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Building Around Kyler: Steve Keim’s Offseason Checklist

We’ve—finally—got our guy at QB. Now it’s time to build the right team around him. What should be on Steve Keim’s list of offseason priorities?

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Offensive Rookie of the Year Kyler Murray is poised to make a leap in 2020. Can Steve Keim put the right team around him to take advantage?
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Before you can do anything else in this league, you have to have the right guy at QB. As such, this past season was only about one thing for the Arizona Cardinals: the development of Kyler Murray and making sure he is The Guy to build the team around.

I think it’s safe to say that we’ve got our guy.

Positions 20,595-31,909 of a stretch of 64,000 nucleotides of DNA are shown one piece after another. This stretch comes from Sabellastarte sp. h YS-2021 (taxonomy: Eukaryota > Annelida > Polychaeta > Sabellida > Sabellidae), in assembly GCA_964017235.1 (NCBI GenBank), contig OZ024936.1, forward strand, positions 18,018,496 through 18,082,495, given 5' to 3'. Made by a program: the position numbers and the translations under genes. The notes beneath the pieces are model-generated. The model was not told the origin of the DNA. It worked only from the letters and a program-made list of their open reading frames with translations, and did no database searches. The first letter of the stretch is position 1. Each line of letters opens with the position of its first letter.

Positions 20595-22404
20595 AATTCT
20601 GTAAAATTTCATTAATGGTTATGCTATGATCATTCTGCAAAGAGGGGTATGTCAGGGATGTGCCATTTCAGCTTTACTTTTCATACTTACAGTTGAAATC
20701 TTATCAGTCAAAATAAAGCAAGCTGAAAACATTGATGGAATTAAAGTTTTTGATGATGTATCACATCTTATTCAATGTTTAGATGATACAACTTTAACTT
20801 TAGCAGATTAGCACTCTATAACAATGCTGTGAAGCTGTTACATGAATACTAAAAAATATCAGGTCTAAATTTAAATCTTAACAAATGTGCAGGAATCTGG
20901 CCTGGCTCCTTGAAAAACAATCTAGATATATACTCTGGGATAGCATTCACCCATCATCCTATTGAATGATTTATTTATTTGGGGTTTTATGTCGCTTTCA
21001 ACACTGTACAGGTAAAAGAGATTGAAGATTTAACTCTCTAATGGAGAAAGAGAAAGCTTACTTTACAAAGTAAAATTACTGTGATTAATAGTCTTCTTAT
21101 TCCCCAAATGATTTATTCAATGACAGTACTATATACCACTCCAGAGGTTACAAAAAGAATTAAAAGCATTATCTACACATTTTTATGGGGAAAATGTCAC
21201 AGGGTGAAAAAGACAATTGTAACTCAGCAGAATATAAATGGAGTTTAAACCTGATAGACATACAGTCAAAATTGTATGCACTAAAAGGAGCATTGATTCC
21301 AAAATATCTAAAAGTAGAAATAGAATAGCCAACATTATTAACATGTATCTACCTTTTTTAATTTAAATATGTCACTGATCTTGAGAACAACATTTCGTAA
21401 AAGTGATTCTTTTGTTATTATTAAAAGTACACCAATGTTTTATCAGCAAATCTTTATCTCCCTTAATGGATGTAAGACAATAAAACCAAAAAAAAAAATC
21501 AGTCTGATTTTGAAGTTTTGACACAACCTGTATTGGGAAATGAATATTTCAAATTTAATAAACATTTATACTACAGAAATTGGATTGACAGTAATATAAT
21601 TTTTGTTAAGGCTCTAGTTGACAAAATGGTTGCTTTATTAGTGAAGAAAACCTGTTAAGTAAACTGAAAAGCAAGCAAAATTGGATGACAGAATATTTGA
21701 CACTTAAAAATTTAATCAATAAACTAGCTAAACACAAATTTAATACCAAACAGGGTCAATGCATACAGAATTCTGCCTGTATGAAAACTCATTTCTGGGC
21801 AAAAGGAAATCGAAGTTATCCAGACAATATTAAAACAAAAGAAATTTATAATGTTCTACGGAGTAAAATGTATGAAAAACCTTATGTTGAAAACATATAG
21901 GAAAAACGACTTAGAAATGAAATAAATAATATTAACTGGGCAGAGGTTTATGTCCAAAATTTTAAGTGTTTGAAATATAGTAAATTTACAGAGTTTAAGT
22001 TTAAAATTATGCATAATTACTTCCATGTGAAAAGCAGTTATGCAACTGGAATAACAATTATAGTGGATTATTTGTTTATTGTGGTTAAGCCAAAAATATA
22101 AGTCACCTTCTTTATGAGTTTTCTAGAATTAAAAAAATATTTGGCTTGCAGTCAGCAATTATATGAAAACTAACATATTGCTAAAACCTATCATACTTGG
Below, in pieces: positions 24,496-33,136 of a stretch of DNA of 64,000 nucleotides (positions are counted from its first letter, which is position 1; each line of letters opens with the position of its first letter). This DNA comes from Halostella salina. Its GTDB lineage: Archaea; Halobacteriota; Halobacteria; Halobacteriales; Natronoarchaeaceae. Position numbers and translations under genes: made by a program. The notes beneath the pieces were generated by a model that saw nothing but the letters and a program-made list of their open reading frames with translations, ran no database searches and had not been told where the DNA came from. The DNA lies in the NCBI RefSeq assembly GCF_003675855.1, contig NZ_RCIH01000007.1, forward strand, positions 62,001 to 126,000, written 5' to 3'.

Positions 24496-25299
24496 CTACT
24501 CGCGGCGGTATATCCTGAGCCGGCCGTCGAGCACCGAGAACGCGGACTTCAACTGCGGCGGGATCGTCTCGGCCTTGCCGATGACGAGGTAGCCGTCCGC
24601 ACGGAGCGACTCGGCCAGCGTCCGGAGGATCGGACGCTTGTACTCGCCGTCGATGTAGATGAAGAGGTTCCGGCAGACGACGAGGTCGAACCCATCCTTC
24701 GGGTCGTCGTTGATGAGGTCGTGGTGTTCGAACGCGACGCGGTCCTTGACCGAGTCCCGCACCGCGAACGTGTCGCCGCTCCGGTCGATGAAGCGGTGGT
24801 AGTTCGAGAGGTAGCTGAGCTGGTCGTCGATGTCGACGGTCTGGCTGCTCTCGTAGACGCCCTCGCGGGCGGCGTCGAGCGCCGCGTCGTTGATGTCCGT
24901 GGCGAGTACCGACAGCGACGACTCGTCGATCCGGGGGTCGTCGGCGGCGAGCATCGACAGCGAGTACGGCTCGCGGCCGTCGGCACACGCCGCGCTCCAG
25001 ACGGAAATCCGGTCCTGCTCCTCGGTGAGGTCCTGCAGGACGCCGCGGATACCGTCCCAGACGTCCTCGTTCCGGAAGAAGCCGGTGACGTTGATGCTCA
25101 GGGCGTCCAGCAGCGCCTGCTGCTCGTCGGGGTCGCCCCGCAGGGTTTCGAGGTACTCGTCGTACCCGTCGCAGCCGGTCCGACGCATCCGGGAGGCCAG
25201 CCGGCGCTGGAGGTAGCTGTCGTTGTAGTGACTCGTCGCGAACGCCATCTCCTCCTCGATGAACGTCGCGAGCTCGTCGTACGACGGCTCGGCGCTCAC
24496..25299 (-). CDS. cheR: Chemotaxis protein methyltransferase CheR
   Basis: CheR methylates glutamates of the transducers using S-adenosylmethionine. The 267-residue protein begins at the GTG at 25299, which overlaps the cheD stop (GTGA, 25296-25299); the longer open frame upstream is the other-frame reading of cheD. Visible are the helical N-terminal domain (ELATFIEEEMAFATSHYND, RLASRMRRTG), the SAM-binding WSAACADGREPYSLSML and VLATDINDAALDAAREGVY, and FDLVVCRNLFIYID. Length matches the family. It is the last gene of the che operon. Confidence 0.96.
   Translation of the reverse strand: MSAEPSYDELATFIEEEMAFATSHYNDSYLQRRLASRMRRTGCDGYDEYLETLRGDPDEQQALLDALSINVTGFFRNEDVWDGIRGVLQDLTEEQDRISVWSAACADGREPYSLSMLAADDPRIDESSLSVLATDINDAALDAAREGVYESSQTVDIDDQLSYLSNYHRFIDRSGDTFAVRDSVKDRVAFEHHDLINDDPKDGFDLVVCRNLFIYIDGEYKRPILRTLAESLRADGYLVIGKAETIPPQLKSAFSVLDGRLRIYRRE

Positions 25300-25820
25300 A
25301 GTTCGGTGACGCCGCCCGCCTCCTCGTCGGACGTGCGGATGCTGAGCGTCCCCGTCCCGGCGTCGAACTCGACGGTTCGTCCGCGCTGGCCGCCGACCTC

Since we have the most important position in the game taken care of, the game changes: now, it’s all about surrounding Kyler with as much talent as possible while he’s still on his rookie deal (which runs through the 2022 season).

That’s the task facing Steve Keim, Michael Bidwill, and the rest of the Cardinals’ leadership this offseason. With free agency about a month away and the draft about a month after that, Keim and Co. are well into their offseason planning process (as have been many writers and commenters here on RotB).

What might that plan look like? Here’s a quick checklist of the big-picture needs and questions to answer as the team heads into Year 2 of the Kliff and Kyler show.

1. Solidify the Offensive Line

This has to be item #1 on the list—you’ve gotta protect your franchise QB. Surprisingly, the O-line played fairly well in 2019 despite a dearth of top-end talent, mostly holding up in the passing game and clearing space for a rushing attack that was much better than expected. So there’s a case to be made for bringing the whole gang back. But expecting a repeat performance is probably a fool’s errand, given the age and injury concerns of most of the key players—not to mention that 3/5 of the line are free agents. What to do?